Bega Valley athlete Clay Ryan takes the mentality of “beat the best to be the best”.
It’s a trait he said he picked up from his dad, Ray Ryan, as well as a love of boxing and rugby league.
“I’ve always been an athlete to an extent and I get it from Dad I suppose, he’s still reffing the footy at 60.”
His driven nature bode well recently, placing third in the open Male Fitness category of the INBA State body-building titles.
“If you’re going to bother, go hard, face the best straight away as you’ll have to meet them one day,” Ryan said of his decision to skip the novice level and tackle the top level open round.
“I like setting goals for myself, I am a competitive bugger, even playing ping-pong,” he says with a laugh.
The competition involved posing on stage simultaneously with more than a dozen other athletes in front of about 10 judges and a crowd of 1000.
Each athlete got a chance to shine singularly in a single routine of poses, but each athlete had to perform poses concurrently for judges to compare.
“It’s quite vain when you think about it,” Ryan says with a laugh. “But they want to compare how you look, it’s judged purely on that.”
Athletes do front, side and back poses with Ryan now qualifying for the national titles after scoring third place.
“I aimed to be top five, but finishing third is gold,” he said.
“I’ll be going in the opens again at the nationals and straight up against the big dogs in the country’s best.”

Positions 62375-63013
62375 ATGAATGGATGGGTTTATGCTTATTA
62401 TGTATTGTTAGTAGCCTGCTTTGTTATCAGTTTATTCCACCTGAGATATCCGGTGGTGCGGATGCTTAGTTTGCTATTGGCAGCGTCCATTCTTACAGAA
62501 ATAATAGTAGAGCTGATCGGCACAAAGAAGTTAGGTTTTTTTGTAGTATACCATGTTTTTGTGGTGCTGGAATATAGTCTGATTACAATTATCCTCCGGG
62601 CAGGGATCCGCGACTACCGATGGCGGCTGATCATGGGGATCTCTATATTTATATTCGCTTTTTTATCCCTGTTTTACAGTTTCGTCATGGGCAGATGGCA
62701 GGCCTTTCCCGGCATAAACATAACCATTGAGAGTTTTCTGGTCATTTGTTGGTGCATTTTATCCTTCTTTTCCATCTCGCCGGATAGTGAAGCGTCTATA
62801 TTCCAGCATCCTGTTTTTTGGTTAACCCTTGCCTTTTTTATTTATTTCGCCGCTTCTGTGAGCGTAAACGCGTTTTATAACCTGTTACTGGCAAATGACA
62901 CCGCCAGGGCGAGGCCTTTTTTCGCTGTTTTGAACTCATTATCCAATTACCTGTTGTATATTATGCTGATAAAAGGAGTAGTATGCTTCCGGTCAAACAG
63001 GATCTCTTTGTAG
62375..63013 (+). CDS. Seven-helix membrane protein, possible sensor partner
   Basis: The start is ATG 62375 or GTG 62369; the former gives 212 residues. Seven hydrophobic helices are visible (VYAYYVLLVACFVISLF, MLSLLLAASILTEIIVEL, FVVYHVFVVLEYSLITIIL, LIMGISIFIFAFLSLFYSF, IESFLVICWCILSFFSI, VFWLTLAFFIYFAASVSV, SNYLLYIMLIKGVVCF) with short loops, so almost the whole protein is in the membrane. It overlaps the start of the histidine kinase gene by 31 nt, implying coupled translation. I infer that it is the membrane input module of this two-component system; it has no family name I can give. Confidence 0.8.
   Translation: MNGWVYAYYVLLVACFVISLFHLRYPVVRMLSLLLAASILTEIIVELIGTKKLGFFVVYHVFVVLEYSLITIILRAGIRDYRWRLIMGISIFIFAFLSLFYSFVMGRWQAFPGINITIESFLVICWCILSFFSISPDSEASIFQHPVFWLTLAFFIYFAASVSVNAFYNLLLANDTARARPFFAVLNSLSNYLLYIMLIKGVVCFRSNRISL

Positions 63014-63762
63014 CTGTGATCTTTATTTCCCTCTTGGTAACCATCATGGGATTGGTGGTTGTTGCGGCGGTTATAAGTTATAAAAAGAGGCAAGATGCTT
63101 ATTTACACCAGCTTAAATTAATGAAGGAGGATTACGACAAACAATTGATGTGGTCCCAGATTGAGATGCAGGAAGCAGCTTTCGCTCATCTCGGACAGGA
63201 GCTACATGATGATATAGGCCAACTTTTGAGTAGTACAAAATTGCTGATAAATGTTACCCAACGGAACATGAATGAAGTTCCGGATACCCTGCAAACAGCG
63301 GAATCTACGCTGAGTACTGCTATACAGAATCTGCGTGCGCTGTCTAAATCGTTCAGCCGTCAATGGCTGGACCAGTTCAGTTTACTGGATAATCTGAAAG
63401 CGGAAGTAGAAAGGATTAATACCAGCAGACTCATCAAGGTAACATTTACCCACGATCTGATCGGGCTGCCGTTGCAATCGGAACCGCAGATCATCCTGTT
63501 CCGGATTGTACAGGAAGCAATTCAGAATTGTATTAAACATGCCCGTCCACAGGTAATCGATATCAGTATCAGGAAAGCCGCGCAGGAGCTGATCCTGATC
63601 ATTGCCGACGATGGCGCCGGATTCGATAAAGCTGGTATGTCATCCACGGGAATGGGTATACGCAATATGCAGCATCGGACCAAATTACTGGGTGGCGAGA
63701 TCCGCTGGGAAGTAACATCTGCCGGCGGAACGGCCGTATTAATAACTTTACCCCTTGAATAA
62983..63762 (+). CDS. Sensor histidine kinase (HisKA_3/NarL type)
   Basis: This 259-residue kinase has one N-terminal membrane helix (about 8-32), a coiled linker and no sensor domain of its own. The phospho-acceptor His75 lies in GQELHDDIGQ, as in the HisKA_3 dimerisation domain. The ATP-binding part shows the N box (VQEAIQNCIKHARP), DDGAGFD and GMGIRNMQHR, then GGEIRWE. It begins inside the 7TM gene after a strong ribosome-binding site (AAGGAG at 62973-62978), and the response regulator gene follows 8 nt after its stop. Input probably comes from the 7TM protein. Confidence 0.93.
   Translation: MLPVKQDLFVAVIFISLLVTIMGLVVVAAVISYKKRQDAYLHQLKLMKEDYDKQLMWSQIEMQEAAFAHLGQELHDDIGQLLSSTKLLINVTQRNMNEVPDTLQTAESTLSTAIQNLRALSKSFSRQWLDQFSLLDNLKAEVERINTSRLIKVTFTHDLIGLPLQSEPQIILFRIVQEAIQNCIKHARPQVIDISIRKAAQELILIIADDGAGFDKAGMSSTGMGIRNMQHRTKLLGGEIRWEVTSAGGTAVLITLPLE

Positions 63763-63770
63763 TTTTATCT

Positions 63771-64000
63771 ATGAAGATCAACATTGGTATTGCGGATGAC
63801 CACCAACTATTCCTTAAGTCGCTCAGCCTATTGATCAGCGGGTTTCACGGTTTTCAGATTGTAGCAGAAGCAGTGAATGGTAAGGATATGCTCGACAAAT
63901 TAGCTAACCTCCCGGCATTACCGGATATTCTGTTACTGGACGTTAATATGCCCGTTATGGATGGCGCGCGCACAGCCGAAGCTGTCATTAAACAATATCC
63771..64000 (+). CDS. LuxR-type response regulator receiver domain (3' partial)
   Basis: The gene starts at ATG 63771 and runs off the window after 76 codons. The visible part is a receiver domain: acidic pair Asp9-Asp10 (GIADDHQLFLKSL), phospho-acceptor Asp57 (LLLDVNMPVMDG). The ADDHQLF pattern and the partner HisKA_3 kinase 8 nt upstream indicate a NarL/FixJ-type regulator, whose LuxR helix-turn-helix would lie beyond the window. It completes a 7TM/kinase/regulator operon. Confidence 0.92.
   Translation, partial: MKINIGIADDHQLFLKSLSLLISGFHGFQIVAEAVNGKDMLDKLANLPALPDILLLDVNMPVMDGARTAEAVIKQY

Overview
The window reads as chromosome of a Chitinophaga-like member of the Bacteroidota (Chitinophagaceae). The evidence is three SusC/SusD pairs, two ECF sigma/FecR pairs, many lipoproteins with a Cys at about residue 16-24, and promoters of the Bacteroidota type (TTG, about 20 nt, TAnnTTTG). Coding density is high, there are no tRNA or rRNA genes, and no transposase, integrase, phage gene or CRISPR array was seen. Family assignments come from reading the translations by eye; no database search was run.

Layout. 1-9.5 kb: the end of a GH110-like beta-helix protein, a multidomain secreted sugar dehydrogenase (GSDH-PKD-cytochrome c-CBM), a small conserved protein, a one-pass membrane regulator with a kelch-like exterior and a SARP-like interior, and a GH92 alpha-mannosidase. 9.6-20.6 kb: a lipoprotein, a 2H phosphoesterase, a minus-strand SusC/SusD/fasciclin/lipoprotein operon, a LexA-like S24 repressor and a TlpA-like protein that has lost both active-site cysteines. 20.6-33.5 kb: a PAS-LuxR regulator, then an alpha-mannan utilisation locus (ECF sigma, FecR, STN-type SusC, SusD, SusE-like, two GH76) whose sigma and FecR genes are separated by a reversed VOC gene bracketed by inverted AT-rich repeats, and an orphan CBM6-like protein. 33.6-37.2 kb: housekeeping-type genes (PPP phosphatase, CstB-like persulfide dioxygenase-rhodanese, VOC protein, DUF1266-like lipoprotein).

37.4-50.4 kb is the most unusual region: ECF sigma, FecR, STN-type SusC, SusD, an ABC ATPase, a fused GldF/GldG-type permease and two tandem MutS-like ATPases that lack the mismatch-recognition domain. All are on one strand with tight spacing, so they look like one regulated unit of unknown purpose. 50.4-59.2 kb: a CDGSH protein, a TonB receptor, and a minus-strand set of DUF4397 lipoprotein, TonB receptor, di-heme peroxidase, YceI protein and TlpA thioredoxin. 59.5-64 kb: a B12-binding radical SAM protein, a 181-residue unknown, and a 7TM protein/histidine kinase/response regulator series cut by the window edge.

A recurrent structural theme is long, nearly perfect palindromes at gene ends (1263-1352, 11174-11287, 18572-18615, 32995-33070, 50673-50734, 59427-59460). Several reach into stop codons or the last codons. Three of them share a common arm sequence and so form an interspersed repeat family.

With the competition to run in four weeks, Ryan said he was in about the best shape of his life, but would “fine-tune” for the event.
“You still go to the gym five days a week, but you’re more about looking natural, fitness is kind of like the beach body I guess you could say,” Ryan said, adding that a key factor was diet.
“You’ve got to eat right and eat clean – six times a day – people think you starve yourself, but you’re probably eating more than most, you’re just metabolising so fast.”
There’s plenty of protein and a focus on low GI, but Ryan said he had just adapted everything he learned from boxing, where he held two state titles late in his teens.
He said the biggest challenge was dropping to three or four per cent fat, but maintaining muscle mass.
Ryan said his cousin, and United Fitness gym owner Shaun Ruzicka, was also influential on his development, introducing him to gym training.
“Even before he opened United fitness, I trained with him at home in his garage.”
Ryan said he was mates with Bega body-builder Lachlan Carey and a number of guys from Canberra who compete, but had earlier had no interest in body-building.
“It was only when I found out there was the fitness class I got interested, because I still want to run and play footy and do a lot of cardio stuff,” Ryan said.